Threepio Sun 22-Jan-17 18:28:26

Tigress, it's the only dose I could find on my phone app. Officially it's for Myasthenia gravis and can be given every 4 hours. I don't have access to a book at home I'm afraid! Side effects of an overdose do not include apnoeas...

I've just had a read of your other thread and it really sounds like you could do with a de-brief. You could ask for the Anaesthetist and Surgeon to be present to discuss their decisions with you.

Sun 22-Jan-17 18:45:24

Thanks Threepio. It's different for myasthenia gravis unfortunately. We asked lots of questions in writing and the lead anaesthetist just came back with inaccuracies and untruths in the main. I understand that they close ranks in situations like this but when it is a baby involved it just isn't good enough. I think the next step is legal advice tbh.

Is there anyone who can shed light on the neostigmine dose? If it makes any sense she also gave 200mcg glycopyrrate with it which think is the right dose for 1mg neostigmine so would mean that that was 10x the correct amount as well...

Sun 22-Jan-17 18:46:28

And I have just checked the dose of neostigmine and glycopyrrolate so I haven't raised that with PALS yet...

Threepio Sun 22-Jan-17 19:25:32

Sorry Tigres! Though if it's safe to give those kind if doses for Myasthenia there shouldn't be any long term effects from a one oft dose.

It could be that they did what I did and looked it up for the wrong condition. Or they could have started with the "correct" dose and titrated up when it wasn't enough, then just put the total dose given on the chart. Difficult to know without being there I am afraid!

We really shouldn't close ranks and I am always as honest as I can be. Unfortunately, it's easy to forget that you come at things from a very different angle with 5+ years of medical school and a few years working as a Dr behind you! And a reminder of that and patients asking questions is never a bad thing

I can't find anything that suggests either of these drugs have long term complications, all their side effects would end as the drug is cleared from your system.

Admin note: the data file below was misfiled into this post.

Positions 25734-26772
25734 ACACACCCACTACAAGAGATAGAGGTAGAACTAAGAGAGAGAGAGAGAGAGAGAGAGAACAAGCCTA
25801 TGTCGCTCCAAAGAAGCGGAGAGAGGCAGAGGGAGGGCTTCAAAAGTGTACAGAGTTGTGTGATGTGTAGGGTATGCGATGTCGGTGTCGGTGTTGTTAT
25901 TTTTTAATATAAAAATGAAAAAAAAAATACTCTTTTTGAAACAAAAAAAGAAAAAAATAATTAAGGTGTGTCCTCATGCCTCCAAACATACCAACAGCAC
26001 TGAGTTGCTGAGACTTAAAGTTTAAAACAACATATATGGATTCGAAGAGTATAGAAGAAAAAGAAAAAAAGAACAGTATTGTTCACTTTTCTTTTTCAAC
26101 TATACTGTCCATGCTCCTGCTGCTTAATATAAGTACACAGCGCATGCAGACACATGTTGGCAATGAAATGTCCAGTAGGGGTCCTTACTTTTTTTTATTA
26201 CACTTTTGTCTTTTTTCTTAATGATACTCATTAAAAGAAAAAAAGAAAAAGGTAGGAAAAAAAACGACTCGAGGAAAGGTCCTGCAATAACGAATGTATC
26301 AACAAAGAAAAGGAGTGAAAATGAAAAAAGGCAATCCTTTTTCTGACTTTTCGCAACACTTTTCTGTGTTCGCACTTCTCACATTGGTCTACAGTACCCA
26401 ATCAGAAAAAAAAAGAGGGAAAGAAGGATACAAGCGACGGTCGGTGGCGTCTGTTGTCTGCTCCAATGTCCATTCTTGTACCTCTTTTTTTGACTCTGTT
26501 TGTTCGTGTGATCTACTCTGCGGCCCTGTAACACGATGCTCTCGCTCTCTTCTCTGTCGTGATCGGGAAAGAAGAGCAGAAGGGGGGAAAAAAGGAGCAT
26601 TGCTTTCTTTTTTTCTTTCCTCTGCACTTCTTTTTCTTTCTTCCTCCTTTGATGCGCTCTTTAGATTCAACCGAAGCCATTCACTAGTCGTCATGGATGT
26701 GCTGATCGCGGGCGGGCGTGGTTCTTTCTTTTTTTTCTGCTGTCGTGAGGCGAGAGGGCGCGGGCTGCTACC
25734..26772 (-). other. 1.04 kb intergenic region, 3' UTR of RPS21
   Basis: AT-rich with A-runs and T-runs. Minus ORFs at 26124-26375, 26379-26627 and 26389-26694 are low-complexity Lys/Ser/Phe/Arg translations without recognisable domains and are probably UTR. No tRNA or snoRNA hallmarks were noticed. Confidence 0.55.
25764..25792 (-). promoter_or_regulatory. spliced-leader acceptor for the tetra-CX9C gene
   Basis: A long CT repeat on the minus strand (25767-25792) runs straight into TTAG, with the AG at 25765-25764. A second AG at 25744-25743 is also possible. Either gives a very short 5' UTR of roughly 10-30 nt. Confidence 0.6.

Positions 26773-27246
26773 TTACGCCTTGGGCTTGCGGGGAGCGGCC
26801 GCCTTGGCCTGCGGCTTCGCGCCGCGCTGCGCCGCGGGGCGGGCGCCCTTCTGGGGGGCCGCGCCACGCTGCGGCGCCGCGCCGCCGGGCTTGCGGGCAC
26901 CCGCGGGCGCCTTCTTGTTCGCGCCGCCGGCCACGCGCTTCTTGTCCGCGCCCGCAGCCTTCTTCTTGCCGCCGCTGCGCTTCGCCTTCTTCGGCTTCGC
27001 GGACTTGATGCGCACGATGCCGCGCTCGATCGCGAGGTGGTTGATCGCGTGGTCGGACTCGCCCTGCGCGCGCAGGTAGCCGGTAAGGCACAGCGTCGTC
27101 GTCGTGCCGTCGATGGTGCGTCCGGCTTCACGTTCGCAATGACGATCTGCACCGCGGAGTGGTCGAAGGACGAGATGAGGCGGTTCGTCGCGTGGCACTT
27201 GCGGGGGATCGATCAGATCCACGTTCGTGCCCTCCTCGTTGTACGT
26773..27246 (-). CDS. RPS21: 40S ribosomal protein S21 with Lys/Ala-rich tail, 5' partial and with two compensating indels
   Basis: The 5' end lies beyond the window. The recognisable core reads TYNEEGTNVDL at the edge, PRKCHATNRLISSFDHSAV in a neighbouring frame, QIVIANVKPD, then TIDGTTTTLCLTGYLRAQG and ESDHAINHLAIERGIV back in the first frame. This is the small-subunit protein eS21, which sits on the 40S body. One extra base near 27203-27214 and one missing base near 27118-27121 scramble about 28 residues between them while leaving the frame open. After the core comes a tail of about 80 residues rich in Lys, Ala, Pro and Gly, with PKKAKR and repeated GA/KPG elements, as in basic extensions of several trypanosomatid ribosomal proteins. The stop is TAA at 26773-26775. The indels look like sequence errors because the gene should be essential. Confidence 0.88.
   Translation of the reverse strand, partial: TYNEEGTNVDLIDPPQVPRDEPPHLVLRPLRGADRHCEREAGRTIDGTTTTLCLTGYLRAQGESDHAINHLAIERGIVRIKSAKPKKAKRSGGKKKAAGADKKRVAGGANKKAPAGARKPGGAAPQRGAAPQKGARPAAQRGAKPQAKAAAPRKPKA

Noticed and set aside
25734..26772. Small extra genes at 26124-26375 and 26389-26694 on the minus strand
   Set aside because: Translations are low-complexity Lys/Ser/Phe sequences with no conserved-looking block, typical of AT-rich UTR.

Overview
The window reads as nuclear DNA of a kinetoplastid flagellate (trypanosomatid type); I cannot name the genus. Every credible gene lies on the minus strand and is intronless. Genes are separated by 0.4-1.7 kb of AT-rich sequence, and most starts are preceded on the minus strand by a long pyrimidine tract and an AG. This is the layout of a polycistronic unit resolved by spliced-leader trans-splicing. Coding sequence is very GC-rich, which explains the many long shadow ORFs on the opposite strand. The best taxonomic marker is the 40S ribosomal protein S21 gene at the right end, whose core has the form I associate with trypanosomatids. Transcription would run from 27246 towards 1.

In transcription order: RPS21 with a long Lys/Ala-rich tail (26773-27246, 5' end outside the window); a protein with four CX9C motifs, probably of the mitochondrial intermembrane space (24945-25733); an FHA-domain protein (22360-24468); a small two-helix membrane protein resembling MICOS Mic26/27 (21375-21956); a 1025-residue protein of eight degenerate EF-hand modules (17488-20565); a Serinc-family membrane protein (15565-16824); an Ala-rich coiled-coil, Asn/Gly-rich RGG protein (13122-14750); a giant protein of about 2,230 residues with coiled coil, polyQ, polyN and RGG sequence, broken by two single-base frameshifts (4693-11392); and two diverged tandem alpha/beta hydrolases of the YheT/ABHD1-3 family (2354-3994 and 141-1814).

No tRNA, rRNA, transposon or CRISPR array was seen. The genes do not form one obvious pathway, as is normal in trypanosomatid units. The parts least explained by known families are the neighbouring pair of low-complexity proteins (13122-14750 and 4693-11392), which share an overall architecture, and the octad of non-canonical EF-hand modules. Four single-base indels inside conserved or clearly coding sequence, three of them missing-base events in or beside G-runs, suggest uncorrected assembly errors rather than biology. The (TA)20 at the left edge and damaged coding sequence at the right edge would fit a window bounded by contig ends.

I'm not really sure what else to suggest apart from a debrief. You could ask for a 2nd opinion and take the notes with you but I'm not sure it will give you the peace of mind you are looking for without someone who was there and can talk you through each decision made!

Sun 22-Jan-17 19:49:12

Thanks Threepio. She gave another dose later on as well (within an hour) so we are actually talking 20x the recommended dose. My son didn't move for almost two days because of her error so I will be speaking to med negligence lawyers in the morning. Thanks for helping out x

BoobleMcB Sun 22-Jan-17 20:43:38

Does this help...

BoobleMcB Sun 22-Jan-17 20:47:21

That's from the BNFC by the way

BingoBingoBingoBango Sun 22-Jan-17 21:35:10

That's what I said earlier.

We follow the BNFC. Hospitals also have their own drug policies about various medicines.

Sun 22-Jan-17 21:43:12

50mcg is 0.05mg x 3.6 = 0.18mg. He was given 1mg.

BoobleMcB Sun 22-Jan-17 21:52:26

I've no idea where they got it from. Like PP said, without being there nobody can say. I just thought I'd post the BNFC page

SandunesAndRainclouds Sun 22-Jan-17 22:04:00

I agree that no one can safely say why the dose was given without being there.

What are the long term side effects that are worrying you? From my limited reading, the only effects are while the drug is in the body and once it is gone, it is gone.

By all means persue this and find out what happened during / after surgery but please don't tie yourself up in knots by obsessively Googling and filling your mind with information that may, or may not, be useful. You'll make yourself ill. Please know that this comes with kindness and from someone who has done just that